When Romania Animal Rescue started in 2004, spay/neuter was not a common response to Romania's problem of the overpopulation of stray dogs. It took time to show Romania that spay/neuter can make a difference in their lives. RAR persisted, knowing that in time people will notice the positive results. With the support of visionary mayors, RAR began to gain the trust of the people that spay/neuter was a better alternative to euthanasia.

Although slower to realize at first, spay/neuter gradually reduces the stray population for a longer period of time, maintaining an equilibrium in the proportion of discarded food to animals. The mayors and citizens see the difference that we have made.

Other towns are taking note and asking for assistance as well. When we visited Botosani in May, six other towns contacted RAR to have us run a spayathon with them.

The message in Romania is spreading that spay/neuter works. RAR has funded spay/neuter in more than 30 cities and towns around Romania. In order to support successful spayathons in this growing number of towns, we must broaden our support back home. We need this message to spread to your family and friends as well. Tell them of the good work we have been doing, and point them to our website to find out more, Supporting RAR with family and friends has a better impact for the animals, for Romania, and for you.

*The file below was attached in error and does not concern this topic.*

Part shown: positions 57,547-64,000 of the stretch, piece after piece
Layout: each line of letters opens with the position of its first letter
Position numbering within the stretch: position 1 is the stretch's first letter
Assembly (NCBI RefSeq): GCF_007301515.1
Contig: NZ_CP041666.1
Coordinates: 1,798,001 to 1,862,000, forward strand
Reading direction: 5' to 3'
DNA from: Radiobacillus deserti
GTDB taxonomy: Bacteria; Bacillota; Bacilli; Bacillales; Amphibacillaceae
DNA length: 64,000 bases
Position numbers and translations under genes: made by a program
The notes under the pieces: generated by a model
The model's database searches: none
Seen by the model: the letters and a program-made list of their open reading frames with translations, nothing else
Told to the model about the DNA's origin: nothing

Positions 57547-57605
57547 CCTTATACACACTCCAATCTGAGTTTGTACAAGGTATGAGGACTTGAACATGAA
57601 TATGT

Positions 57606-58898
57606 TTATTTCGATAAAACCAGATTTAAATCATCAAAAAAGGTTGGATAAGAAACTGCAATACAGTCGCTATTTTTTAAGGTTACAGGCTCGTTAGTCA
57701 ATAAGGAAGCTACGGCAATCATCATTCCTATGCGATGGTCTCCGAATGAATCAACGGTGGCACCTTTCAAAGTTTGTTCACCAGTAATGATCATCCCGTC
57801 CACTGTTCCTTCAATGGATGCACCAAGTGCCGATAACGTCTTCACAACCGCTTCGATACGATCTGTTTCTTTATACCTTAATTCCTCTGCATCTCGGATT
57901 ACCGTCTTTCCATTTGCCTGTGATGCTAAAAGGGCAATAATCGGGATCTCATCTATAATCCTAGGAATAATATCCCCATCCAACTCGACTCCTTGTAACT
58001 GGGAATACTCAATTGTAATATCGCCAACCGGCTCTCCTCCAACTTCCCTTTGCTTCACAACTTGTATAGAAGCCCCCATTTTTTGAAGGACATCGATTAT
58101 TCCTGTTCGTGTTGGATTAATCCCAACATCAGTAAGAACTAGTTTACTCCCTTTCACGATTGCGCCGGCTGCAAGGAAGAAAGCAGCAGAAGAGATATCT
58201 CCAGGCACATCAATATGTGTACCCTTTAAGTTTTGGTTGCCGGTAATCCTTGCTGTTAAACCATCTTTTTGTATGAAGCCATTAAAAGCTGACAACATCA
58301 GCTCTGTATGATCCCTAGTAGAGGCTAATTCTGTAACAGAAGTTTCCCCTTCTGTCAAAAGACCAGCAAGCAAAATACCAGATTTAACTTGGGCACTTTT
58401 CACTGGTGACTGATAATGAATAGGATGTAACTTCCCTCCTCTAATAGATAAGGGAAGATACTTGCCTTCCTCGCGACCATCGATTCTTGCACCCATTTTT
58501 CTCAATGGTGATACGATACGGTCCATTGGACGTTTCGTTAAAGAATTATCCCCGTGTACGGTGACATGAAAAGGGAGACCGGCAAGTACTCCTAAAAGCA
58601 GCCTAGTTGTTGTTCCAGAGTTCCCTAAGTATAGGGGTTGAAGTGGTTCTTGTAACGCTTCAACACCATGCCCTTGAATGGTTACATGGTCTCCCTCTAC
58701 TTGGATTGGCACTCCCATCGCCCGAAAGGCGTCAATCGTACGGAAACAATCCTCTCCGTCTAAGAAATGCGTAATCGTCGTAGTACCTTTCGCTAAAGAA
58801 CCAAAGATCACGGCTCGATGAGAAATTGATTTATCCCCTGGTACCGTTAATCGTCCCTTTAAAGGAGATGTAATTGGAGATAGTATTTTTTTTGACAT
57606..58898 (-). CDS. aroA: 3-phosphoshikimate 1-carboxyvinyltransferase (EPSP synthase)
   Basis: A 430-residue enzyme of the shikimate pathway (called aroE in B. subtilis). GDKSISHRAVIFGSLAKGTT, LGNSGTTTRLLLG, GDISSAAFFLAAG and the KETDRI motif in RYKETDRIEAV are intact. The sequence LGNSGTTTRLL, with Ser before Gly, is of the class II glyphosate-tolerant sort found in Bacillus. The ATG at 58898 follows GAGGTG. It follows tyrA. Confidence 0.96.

Keep up the great work,
Rob Cole, Webmaster,
Romania Animal Rescue, Inc.


Message from Toby »  

Thank you, Ruth Osborne, for putting this ad together. Toby had a broken front leg at about 14 weeks old. Although the bone healed, the ligaments in the other front leg are stretched and not as tight as they should be. He is about 5 1/2 months old now and is under the care of Speranta Pentru Animale Craiova.

Hi, I'm Toby from Romania

To get me into a nice new home and off the street can cost around €500 (800 USD, 500 GBP), which doesn't even include the vet fees for repairing my broken leg!

For this amount, Romania Animal Rescue can spay 37 females, which means after 1 year, 576 puppies can be saved from suffering like I have.

Our Thanks »  

We would like to send out a huge thank you to all our supporters. Without your help we could not achieve anything in Romania! Thank you!

Thank you to Keith Tyler and Merial for their outstanding donations of Previcox, HeartGard, and Frontline, as well as Advantix. I don't know what we would do without those donations really!

We would also like to thank the Mayhew Animal Home in London for funding the printing of 1000 educational booklets in Romania once again for Romania Animal Rescue! Thank you, Mayhew Animal Home!

Love to you,
Nancy Janes,
President, CEO and Founder
Romania Animal Rescue, Inc.
(United States, Tax ID: 72-1546354)


Cold Noses Foundation
Eickemeyer Veterinary Equipment
Now, when you donate $50 or more to Romania Animal Rescue, Camp Four Paws will give your dog a free day's stay at their day care, a $45 value.